Worry Dolls – a problem shared is a problem halved

Worry Dolls – a problem shared is a problem halved

Worry dolls have been all the rage in a most positive way at Cire’s Out of School Hours program at Yarra Junction.

With some help from the educators, the children have been making worry dolls partly as a way to vocalise and or offload any of their worries, as well as being a creative activity and one that exposes them to other cultures.

The children put a lot of creative thought and effort into how they wanted their worry dolls to look such how the facial expressions they drew and the hair colour and length, with some giving their dolls long locks so they could be trimmed.

The activity was quite timely, particularly for one child who has been afraid to go to school because of problems with other children. The activity gave the child the confidence to share her troubles and talk with educators about solutions. The child loves the worry dolls and plays with them daily.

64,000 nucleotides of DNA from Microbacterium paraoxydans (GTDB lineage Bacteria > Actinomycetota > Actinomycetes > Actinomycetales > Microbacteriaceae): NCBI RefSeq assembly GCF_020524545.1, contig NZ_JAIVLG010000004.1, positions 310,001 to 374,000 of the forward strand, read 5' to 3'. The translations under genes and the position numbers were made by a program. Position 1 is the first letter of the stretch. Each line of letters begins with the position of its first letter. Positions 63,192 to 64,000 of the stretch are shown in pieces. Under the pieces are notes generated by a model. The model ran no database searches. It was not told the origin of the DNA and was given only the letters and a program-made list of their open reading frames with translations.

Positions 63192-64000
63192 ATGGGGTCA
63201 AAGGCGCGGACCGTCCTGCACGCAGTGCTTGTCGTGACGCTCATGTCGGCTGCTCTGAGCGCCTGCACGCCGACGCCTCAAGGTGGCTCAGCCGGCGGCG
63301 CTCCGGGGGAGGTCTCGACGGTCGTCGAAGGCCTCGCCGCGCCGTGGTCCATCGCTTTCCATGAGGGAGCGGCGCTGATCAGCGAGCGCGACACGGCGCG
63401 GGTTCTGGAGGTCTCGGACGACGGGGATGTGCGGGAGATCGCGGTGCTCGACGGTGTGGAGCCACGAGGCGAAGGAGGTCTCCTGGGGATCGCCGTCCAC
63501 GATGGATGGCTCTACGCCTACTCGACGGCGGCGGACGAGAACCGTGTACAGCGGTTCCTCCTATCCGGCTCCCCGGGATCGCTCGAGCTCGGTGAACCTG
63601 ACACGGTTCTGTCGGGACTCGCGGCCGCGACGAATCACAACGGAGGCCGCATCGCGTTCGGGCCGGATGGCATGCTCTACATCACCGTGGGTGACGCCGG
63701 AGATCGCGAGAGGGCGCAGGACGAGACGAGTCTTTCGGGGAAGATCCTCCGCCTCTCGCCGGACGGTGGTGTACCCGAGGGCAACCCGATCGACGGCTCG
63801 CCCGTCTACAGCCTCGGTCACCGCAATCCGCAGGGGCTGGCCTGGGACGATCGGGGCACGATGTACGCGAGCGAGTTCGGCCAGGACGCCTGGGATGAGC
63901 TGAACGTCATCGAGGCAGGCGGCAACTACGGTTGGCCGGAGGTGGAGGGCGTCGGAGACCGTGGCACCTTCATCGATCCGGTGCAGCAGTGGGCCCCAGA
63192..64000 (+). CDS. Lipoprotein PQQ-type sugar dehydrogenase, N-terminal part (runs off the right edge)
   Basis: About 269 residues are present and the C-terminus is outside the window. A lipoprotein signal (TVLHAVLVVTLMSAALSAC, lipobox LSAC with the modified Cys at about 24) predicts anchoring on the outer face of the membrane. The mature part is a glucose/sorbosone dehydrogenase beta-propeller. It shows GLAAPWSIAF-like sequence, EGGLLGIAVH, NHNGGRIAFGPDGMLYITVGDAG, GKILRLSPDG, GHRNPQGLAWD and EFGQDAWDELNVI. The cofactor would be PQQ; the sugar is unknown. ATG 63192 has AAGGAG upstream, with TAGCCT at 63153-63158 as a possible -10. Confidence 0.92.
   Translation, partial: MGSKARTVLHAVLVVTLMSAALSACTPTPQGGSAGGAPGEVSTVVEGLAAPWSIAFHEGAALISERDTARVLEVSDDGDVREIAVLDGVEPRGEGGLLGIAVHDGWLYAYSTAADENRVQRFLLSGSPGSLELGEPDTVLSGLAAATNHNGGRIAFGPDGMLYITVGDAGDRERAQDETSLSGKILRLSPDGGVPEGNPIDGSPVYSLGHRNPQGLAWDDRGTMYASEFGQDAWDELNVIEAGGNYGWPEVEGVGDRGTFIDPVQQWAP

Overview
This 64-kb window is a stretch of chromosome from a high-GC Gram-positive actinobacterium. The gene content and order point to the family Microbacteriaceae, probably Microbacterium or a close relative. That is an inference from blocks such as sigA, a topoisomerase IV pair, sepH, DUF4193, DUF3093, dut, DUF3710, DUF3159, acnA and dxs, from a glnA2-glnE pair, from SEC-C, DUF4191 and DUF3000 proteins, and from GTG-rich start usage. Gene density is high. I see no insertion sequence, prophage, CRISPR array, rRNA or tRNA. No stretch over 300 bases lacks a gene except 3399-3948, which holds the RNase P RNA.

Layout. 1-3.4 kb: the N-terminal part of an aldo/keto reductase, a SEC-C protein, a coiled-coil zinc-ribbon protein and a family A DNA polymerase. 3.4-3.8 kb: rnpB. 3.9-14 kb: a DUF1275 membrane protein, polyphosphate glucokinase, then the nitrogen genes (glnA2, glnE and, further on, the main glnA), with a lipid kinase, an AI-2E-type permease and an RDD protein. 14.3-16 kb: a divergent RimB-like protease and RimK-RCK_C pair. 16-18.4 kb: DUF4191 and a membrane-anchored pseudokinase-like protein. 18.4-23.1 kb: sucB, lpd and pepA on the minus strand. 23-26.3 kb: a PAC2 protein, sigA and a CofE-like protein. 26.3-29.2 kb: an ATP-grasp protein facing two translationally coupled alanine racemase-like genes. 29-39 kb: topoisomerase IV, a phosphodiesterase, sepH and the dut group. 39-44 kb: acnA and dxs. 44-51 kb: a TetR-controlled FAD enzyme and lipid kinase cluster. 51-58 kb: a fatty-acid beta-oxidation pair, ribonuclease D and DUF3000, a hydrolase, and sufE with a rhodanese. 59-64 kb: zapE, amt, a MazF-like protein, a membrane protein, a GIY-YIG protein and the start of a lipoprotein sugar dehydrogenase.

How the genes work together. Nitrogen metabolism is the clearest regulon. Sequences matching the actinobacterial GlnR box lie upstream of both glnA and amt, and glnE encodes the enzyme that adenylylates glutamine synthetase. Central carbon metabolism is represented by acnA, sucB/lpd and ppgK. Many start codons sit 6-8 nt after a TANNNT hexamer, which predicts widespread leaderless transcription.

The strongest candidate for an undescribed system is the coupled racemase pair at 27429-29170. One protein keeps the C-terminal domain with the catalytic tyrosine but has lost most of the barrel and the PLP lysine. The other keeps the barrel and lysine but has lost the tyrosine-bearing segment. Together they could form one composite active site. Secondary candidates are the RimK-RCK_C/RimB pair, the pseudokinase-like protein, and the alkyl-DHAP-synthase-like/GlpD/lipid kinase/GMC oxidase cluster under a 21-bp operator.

The Yarra Junction group has extended the experience of making worry dolls by making beds for them and providing blankets.   They even asked the educators for more blankets as there weren’t enough to go around.  The educators have bought in their crochet hooks to make the additional blankets.  There are plans to make cosy pouch beds from felt for the dolls.

Worry dolls are tiny handmade dolls, traditional to Guatemala. According to Mayan legend, worry dolls ease our fears and anxieties. Before a person goes to sleep at night, they tell the doll all the problems that have been worrying them and then tucks the doll under their pillow. While the person sleeps, the doll takes all their worries away or gives them the gift of knowledge and wisdom so, upon waking, they know how to solve their worry!

They say a problem shared is a problem halved. Worry dolls provide a beautiful way to ease one’s worries.

It has been wonderful to hear from the parents that their children are going to be with the worry dolls and taking comfort in having them under their pillows.  One of the worry dolls even had an adventure, mysteriously finding its way under the child’s bed. There was a great hunt in the morning and big hugs from the child when the doll was found.

The children have taken a real interest in the dolls and are working cooperatively to help each other create their own individualised doll.  Some of the children are starting to make families of worry dolls

Pat Leembruggen

Cire OSHC coordinator, Yarra Junction

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